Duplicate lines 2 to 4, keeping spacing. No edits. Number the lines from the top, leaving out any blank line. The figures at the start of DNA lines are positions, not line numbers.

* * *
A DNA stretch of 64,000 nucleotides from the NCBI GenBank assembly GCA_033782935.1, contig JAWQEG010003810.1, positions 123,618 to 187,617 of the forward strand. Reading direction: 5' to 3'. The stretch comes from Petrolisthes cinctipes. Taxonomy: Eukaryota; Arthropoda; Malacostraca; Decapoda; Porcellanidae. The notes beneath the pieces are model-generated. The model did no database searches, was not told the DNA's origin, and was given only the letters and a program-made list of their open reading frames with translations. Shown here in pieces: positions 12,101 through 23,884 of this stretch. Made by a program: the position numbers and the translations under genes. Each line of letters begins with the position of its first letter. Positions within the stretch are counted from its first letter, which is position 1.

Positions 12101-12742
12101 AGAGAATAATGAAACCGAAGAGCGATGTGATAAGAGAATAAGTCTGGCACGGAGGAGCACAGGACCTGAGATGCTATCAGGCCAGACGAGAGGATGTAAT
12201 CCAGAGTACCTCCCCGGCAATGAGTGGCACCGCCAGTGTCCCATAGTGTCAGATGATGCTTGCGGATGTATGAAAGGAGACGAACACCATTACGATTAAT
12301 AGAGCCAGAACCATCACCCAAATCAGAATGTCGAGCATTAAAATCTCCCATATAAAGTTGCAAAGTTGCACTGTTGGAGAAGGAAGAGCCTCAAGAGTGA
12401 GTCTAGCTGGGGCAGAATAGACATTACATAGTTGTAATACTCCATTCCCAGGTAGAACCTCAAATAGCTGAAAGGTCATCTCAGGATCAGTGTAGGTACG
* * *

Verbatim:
Positions 12101-12742
12101 AGAGAATAATGAAACCGAAGAGCGATGTGATAAGAGAATAAGTCTGGCACGGAGGAGCACAGGACCTGAGATGCTATCAGGCCAGACGAGAGGATGTAAT
12201 CCAGAGTACCTCCCCGGCAATGAGTGGCACCGCCAGTGTCCCATAGTGTCAGATGATGCTTGCGGATGTATGAAAGGAGACGAACACCATTACGATTAAT